5 Reasons Why Trying to Tim the Market is Wrong | Author: Kalpen Patel | The Capital | June 2021


Hi everyone, thank you for coming back to my blog. I hope you found my last blog interesting and useful, in which I introduced “Important Introduction to the Protection of Shareholders’ Rights and Interests‘.

In this blog, I will explain why trying to seize market timing is a bad idea, and what potential returns you might lose if you stick to a short-term investment strategy instead of a long-term investment strategy.

It is every investor’s dream to grasp the market opportunity. A PhD in Finance and Mathematics is dedicated to market simulation. However, no one has developed a market timing system that has proven to be successful. The variables involved are too complicated, and the influence of human factors is too great.

Avoid listening to financial experts saying that today is a good day or a bad day to enter and exit the market. If they have been correct, they won’t bother to tell you. On the contrary, they will not add billions of dollars.

Considering these reasons, why not time the market the next time you consider doing this:

There are many wealthy investors, but few do this by predicting short-term changes in the market.

· Some wealthy investors become wealthy through long-term holdings.

· Hedge fund managers and mutual fund managers are rich, but they get paid regardless of their performance.

· Some short-term investors make a lot of money, but they lose money more often than they make money (Some large gains can offset multiple losses. This is a gamble).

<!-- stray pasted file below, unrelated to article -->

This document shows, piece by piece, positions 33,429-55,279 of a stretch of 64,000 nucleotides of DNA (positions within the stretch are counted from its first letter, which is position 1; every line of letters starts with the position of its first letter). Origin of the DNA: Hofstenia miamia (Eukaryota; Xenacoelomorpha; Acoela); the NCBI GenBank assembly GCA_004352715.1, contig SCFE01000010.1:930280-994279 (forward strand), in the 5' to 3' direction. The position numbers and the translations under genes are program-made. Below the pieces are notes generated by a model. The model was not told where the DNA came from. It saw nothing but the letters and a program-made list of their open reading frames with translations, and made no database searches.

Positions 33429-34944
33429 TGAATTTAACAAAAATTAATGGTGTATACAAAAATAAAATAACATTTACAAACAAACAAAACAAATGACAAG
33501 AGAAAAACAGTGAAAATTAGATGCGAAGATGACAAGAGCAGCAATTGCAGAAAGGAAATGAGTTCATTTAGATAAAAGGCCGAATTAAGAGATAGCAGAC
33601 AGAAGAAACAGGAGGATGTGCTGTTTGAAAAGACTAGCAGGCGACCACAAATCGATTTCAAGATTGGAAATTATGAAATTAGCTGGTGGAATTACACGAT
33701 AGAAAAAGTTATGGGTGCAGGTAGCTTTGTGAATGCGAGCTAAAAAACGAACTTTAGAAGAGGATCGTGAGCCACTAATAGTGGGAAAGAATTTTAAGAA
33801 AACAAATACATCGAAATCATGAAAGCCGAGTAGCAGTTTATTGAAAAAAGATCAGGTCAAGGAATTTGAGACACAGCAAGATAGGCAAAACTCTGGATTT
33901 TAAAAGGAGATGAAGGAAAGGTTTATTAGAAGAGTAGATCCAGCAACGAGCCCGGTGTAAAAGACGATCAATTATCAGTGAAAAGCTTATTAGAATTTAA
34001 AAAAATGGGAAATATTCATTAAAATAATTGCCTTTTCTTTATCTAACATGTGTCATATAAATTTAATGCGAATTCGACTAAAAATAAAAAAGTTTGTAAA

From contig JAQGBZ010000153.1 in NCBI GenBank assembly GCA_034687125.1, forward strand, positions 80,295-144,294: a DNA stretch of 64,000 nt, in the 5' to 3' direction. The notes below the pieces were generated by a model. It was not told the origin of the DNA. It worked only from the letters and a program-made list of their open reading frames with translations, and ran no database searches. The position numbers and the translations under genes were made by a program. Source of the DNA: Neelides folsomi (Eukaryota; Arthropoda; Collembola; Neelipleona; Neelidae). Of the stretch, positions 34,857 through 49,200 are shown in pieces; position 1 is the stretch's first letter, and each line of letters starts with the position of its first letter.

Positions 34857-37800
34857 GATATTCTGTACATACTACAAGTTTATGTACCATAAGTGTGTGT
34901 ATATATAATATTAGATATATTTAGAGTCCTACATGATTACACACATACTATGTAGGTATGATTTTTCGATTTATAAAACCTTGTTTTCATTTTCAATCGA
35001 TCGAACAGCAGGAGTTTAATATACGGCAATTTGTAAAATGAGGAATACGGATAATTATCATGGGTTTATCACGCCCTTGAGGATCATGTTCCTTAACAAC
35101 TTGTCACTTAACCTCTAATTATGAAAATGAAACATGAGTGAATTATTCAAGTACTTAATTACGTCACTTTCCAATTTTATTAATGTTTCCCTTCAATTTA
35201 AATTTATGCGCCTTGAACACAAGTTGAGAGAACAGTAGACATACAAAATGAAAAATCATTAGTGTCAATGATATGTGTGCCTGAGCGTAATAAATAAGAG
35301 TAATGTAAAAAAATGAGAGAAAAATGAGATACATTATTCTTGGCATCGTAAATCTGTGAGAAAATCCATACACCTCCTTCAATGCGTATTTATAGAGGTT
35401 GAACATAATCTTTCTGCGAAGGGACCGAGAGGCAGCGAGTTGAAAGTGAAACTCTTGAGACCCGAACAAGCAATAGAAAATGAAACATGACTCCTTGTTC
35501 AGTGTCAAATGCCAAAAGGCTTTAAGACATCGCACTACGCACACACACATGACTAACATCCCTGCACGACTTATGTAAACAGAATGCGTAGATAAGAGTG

· In short, no one can consistently grasp market opportunities, and you are unlikely to be the first.

When most people try to time the market, they exit prematurely. Eventually, the market fell, but they waited too long to re-enter. You also face a high opportunity cost, because when you sit there waiting, your money is of little use. Research shows that staying in the market is more profitable than jumping in and out.

· Missing a few days of good days has proven to be a major disadvantage. From 1993 to 2013, the Standard & Poor’s Index rose by an average of 9.2% per year. If you miss the best 10 days of the year, your annual rate of return is only 5.4%. This is not just the benefits you missed, but also the compounding of the benefits you missed.

Depending on the number of stocks you own, you will lose some money every time you buy or sell. Can you get enough benefits from market timing to offset these additional costs and tax blows? I doubt it very much.

Every time you sell and receive proceeds, you are forced to pay taxes on those proceeds, which means that you can reinvest less funds.Long-term investors enjoy great tax incentives because The less you sell, the less tax officers will cut you in the future. Avoid underestimating the impact of taxes on the assets you hold.

View long-term charts of the U.S. stock market or any other stock market. Over time, the returns are incredible, and regular investment is the key to getting rich.Few investors can go beyond simple Index fund, Just invest regularly in this simple index fund every month.

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